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Microglia-derived ASC specks cross-seed amyloid-ß in Alzheimer's disease.

Venegas, Carmen; Kumar, Sathish; Franklin, Bernardo S; Dierkes, Tobias; Brinkschulte, Rebecca; Tejera, Dario; Vieira-Saecker, Ana; Schwartz, Stephanie; Santarelli, Francesco; Kummer, Markus P; Griep, Angelika; Gelpi, Ellen; Beilharz, Michael; Riedel, Dietmar; Golenbock, Douglas T; Geyer, Matthias; Walter, Jochen; Latz, Eicke; Heneka, Michael T.
Nature; 552(7685): 355-361, 2017 12 20.
Artigo em Inglês | MEDLINE | ID: mdl-29293211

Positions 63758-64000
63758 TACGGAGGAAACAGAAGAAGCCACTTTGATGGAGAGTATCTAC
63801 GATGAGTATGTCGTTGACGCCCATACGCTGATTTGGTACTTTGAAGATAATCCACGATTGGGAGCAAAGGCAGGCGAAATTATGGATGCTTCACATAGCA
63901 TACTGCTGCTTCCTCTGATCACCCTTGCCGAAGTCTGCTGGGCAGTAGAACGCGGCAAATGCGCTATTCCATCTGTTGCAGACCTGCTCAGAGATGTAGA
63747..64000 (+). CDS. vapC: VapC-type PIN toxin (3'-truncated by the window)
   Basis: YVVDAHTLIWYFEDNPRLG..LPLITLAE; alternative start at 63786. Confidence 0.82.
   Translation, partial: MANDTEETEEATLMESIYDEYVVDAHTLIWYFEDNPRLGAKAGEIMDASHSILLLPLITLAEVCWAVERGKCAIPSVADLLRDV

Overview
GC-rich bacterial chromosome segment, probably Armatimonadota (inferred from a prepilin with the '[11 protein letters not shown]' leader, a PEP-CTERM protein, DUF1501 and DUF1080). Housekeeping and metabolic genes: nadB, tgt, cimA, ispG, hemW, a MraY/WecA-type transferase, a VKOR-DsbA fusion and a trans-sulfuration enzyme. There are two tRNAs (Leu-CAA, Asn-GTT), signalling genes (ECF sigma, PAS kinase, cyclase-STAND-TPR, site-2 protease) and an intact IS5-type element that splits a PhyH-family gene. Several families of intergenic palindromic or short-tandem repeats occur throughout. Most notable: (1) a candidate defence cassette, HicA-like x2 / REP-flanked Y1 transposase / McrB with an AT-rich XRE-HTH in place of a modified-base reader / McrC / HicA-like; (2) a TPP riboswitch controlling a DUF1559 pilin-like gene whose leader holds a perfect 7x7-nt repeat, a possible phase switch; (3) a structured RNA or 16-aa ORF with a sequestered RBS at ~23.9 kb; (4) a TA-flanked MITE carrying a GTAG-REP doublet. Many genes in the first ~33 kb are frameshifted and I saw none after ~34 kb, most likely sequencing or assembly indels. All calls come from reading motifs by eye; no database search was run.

The spreading of pathology within and between brain areas is a hallmark of neurodegenerative disorders. In patients with Alzheimer's disease, deposition of amyloid-ß is accompanied by activation of the innate immune system and involves inflammasome-dependent formation of ASC specks in microglia. ASC specks released by microglia bind rapidly to amyloid-ß and increase the formation of amyloid-ß oligomers and aggregates, acting as an inflammation-driven cross-seed for amyloidpathology. Here we show that intrahippocampal injection of ASC specks resulted in spreading of amyloidpathology in transgenic double-mutant APPSwePSEN1dE9 mice. By contrast, homogenates from brains of APPSwePSEN1dE9 mice failed to induce seeding and spreading of amyloidpathology in ASC-deficient APPSwePSEN1dE9 mice. Moreover, co-application of an anti-ASC antibody blocked the increase in amyloidpathology in APPSwePSEN1dE9 mice. These findings support the concept that inflammasome activation is connected to seeding and spreading of amyloidpathology in patients with Alzheimer's disease.
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